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Daily Reads: Activism Marks International Women’s Day; New WikiLeaks Drop on CIA Spying

A roundup of stories we're reading at BillMoyers.com HQ...

Daily Reads: Activism Marks [...]

A vigil to mark International Women's Day in Hong Kong on March 8, 2017. (ANTHONY WALLACE/AFP/Getty Images)

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Today is International Women’s Day –> And with it come protests, strikes, marches and other activism all around the world. The Guardian is following along with a live blog. In the United States, some of the same activists behind the day after Trump’s swearing-in Women’s March have organized a women’s general strike. The strike highlights “the ways that ‘women’s work’ or ‘women’s labor’ [are] at times unseen,” one of the organizers, Keeanga-Yamahtta Taylor, tells Sarah Jaffe in an interview at our site. “It can be undervalued and underpaid.” If you’d like to participate, Ellie Shechet has what you need to know at Jezebel.

Wikileaks –> The latest document dump contains thousands of pages of details on how the CIA uses various hacking techniques to spy on people. News outlets initially reported that encrypted messaging services like WhatsApp and Signal, popular among people who don’t want the government reading their messages, had been compromised. That’s not quite right, Sam Biddle and Micah Lee report for The Intercept. “News outlets implied that the agency has a means of getting through the protections built into the chat systems. It doesn’t. Instead, it has the ability, in some cases, to take control of entire phones; accessing encrypted chats is simply one of many security implication of this.”

If you have a Samsung smart TV, however, it seems that the government can listen in. “A program called Weeping Angel details work in 2014 to turn Samsung’s smart TVs into stealthy listening devices,” Andy Greenberg writes for Wired. “The research notes include references to a ‘Fake Off’ mode that disables the television’s LEDs to make it look convincingly powered down while still capturing audio.”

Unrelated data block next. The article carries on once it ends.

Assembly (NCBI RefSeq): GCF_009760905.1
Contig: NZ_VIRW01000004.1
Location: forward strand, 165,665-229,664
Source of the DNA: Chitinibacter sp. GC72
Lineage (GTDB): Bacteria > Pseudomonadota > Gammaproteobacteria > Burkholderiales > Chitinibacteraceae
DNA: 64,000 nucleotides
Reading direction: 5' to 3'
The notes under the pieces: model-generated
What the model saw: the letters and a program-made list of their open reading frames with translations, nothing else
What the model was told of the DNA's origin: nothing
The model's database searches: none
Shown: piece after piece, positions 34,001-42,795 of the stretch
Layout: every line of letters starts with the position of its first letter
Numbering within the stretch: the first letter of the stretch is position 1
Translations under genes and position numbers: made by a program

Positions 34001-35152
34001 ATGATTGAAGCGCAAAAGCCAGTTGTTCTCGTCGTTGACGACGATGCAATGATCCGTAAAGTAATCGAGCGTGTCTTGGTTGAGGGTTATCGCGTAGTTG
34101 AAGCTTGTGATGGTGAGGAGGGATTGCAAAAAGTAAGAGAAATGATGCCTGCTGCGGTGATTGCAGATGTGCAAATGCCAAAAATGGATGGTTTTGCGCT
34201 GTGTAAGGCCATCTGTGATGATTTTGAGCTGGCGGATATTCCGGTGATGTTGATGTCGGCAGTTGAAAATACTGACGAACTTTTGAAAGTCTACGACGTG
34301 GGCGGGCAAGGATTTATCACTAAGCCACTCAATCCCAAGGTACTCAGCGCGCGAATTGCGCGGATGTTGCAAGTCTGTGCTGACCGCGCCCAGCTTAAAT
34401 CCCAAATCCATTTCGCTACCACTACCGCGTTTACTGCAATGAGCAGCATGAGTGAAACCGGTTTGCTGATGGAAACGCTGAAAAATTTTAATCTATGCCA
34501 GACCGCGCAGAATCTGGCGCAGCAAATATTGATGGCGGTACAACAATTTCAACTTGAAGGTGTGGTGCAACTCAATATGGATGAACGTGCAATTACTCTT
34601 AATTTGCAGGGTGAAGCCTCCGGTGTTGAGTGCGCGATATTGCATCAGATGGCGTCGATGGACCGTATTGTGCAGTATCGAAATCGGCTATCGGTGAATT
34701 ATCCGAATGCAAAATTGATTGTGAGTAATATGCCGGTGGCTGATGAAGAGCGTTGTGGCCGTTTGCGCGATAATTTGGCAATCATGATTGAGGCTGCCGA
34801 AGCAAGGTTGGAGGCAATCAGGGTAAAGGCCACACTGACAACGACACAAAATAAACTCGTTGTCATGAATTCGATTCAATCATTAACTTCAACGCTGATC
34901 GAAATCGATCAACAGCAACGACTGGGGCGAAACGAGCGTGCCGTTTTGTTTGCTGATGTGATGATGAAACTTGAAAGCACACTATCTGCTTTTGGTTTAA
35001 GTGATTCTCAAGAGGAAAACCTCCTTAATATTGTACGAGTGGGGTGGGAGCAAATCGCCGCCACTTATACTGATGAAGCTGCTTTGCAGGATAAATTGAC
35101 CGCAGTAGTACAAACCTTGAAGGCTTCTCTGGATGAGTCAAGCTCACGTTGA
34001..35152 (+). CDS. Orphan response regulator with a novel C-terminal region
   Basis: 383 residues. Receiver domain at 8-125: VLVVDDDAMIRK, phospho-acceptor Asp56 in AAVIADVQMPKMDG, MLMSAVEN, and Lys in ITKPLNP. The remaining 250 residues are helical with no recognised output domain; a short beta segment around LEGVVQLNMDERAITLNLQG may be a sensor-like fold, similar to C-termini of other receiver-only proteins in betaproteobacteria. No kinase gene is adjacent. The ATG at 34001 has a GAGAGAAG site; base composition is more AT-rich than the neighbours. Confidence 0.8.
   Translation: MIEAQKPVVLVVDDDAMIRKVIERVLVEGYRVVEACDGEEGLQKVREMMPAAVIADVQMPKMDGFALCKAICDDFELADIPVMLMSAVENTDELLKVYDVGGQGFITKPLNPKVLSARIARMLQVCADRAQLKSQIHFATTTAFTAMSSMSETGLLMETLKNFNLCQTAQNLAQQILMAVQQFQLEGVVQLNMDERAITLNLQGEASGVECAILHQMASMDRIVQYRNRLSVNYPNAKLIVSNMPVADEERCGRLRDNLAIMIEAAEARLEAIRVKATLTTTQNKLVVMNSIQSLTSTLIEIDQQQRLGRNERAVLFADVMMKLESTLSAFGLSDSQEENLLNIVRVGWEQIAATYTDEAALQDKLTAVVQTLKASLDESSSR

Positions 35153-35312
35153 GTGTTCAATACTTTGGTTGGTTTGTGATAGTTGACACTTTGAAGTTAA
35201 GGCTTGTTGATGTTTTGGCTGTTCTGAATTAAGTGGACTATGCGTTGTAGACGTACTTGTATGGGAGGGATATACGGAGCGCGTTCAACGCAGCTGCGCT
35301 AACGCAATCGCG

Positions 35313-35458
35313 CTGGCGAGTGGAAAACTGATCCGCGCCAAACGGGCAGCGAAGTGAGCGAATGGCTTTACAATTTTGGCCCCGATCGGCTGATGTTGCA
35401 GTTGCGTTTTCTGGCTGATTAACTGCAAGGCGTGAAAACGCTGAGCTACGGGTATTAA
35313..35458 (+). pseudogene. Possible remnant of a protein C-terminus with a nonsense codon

No one likes this new health care mess –> It’s fair to say most members of Congress think the American Health Care Act — Republicans House leadership’s proposal to overhaul Obamacare — doesn’t go far enough or goes too far. Few seem especially excited about it, despite attempts to drum up enthusiasm. Alice Ollstein writes for Talking Points Memo, “As they tried to straddle a potentially impossible political divide, the House committee chairs pushing the bill forward presented a contradictory message: The bill both completely scraps Obamacare and protects some of its most popular provisions.”

Democrats, David Dayen writes at The Nation, think AHCA should be dead on arrival: “Under this bill, the average American will be more likely to be uninsured, or insured with higher co-pays and deductibles, or ‘covered’ with a plan worth as much as the plastic insurance card it’s issued on.” Julie Rovner at Kaiser Health News digs into the details: she has five ways the American Health Care Act differs from Obamacare.

$2.1 billion! –> That’s how much Wall Street spent on lobbying and political donations during the 2016 election cycle. That’s more than $2.6 million a day. “The entire apparatus of government operates in an environment flooded with millions of dollars in Wall Street cash on a daily basis,” says Lisa Donner, executive director of Americans for Financial Reform, the watchdog group that added up the numbers. “If you want to understand why finance too often hurts consumers, investors and businesses far from Wall Street, take a look at these numbers.”

War on worker protections –> Earlier this week, Senate Republicans made it easier for the federal government to contract with firms that exploit employees. “The 49-48 vote, with all Democrats opposed, eliminates a regulation issued late in Obama’s presidency that would have made it harder for companies to secure federal contracts if they have a documented history of wage theft or workplace hazards,” Dave Jamieson reports for The Huffington Post.

Inhofe’s people take over EPA –> The Oklahoma senator is a champion of climate denial, and memorably once threw a snowball on the floor of the Senate to show that climate change isn’t happening — because, he reasoned, it still gets cold out. Two Inhofe alums are now Scott Pruitt’s chief of staff and deputy chief of staff, Kevin Bogardus reports for Greenwire. Meanwhile, Emily Atkin writes for The New Republic, the EPA’s Office of Science and Technology Policy has scrubbed the term “science” from its mission statement.

Bad hombre –> The latest sensation in Mexico City’s lucha wrestling scene is a tall blonde American who plays an antagonistic Trump supporter, uniting Mexicans in their hatred. Jean Luis Arce reports for AFP.

Morning Reads was compiled by John Light and edited by Michael Winship.

 


 

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